Then, in 2014, while I was writing for The Sun, my editor gave me an assignment to cover a local church’s Easter service being held at Towson University’s new SECU Arena. The minute I stepped in Church of the Nativity in Timonium and met with Kristin, Stephanie, Alison, and a few others, I felt the same affinity that I had felt at Chesapeake. This is where I belonged. Yes, the church itself felt so inviting and warm, but it was the smiling, welcoming individuals resonating God’s love that made me realize: this is home. A few weeks after Easter, my wife Amy (raised Catholic) and I went to an evening mass at Nativity, and we accepted an invitation at the end of mass to take a ten-minute tour and learn more about joining Nativity. We both loved everything about the church, and within a year I decided to begin the long process of becoming a member of the Catholic faith.
I joined their Vantage Point new member class a little late in 2015, and once again I felt the bonds of Christian fellowship. Yet, as we approached the Easter Vigil Mass in 2016 where I would be confirmed in the Catholic church, I did not yet feel comfortable in understanding, fully, what it meant to be Catholic. My faith was stronger than ever; Trina’s words, however, echoed in my mind and in my heart. I did not want to do this unless it was from within. I wanted to spend another year praying to God with an open heart to learn all that I could about Catholicism.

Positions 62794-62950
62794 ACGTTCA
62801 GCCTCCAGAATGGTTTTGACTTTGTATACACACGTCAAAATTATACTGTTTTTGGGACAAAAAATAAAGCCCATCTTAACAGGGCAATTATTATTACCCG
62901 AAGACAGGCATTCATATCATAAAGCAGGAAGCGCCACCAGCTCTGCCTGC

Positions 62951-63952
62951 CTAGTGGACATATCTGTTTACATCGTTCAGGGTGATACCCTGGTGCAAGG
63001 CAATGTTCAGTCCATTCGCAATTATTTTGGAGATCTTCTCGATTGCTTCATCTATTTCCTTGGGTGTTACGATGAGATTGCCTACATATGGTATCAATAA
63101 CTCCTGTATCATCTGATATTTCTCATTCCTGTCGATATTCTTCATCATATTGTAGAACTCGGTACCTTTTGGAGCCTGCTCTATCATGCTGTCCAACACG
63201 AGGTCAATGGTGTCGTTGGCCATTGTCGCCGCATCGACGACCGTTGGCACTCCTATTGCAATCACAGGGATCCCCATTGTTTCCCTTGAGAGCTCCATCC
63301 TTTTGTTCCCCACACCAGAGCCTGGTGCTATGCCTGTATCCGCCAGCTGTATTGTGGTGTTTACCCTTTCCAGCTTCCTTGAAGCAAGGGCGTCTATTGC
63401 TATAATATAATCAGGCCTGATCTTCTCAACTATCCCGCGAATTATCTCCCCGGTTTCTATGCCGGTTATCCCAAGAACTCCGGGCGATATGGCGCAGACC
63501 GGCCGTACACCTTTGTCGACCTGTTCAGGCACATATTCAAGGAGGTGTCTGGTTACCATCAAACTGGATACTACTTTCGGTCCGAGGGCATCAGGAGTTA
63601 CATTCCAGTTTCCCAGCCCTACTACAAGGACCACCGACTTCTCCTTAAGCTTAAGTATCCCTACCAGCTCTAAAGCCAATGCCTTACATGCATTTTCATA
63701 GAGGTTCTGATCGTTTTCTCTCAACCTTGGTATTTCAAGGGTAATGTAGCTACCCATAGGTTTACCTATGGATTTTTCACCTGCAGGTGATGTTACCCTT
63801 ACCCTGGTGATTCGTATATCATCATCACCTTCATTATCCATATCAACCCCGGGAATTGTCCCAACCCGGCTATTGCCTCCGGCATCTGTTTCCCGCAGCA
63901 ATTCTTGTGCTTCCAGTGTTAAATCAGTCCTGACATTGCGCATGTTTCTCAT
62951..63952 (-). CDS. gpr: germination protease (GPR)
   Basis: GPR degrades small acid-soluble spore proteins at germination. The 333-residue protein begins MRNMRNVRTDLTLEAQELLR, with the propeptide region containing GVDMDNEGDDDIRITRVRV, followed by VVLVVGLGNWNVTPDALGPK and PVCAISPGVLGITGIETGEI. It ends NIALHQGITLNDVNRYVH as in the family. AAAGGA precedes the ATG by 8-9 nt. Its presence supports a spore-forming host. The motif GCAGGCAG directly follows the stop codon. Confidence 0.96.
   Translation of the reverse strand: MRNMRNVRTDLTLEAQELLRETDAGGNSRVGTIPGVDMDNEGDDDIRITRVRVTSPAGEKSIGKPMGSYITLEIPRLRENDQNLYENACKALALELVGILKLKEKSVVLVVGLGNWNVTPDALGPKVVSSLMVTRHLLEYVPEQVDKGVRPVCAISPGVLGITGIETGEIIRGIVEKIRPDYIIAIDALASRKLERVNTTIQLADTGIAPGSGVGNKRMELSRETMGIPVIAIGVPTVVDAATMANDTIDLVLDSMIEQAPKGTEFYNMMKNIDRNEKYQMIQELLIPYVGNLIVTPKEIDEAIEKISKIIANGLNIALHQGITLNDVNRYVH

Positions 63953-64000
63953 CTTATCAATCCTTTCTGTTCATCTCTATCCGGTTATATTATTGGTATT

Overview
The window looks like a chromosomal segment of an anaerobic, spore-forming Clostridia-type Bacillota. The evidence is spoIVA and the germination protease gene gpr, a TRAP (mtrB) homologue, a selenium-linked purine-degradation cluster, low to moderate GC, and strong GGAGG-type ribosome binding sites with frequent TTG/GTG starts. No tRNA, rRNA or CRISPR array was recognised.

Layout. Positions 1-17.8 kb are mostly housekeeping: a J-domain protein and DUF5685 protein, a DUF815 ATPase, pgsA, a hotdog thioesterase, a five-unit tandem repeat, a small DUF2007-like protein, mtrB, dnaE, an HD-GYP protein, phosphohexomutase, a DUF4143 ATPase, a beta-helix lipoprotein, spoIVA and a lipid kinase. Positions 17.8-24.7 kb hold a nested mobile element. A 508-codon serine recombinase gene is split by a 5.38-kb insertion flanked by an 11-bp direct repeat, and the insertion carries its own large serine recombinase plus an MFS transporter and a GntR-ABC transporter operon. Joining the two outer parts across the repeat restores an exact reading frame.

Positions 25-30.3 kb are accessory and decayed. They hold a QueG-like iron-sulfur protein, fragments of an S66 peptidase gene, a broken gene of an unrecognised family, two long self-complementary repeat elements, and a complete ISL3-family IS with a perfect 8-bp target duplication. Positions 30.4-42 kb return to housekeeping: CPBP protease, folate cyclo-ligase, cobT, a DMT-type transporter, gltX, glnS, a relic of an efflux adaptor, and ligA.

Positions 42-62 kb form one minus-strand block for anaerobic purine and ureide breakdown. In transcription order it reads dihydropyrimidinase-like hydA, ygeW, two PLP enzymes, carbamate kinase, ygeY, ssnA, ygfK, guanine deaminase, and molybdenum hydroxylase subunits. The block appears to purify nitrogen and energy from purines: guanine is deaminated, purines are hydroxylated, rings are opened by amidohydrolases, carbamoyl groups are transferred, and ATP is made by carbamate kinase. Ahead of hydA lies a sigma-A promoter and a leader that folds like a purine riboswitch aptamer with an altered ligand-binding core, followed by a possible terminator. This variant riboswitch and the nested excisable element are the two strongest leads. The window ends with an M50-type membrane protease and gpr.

It was a hard decision to make, and I was somewhat sad as I watched the others in my Vantage Point group be baptized and confirmed at the Easter Vigil Mass in March of 2016. Following Easter, I did not waste any time in learning more about Catholicism and becoming a stronger Christian. In October 2016, I joined Vantage Point again, became an integral part of our large group of catechumens, candidates, and sponsors, and attended every session. Our mentors, Evan, Peter, and John, were both instructive and supportive. Through their own humble teachings, they led us, week by week, through the pillars of the Catholic faith and strengthened my own resolve to be a better Christian through Catholicism.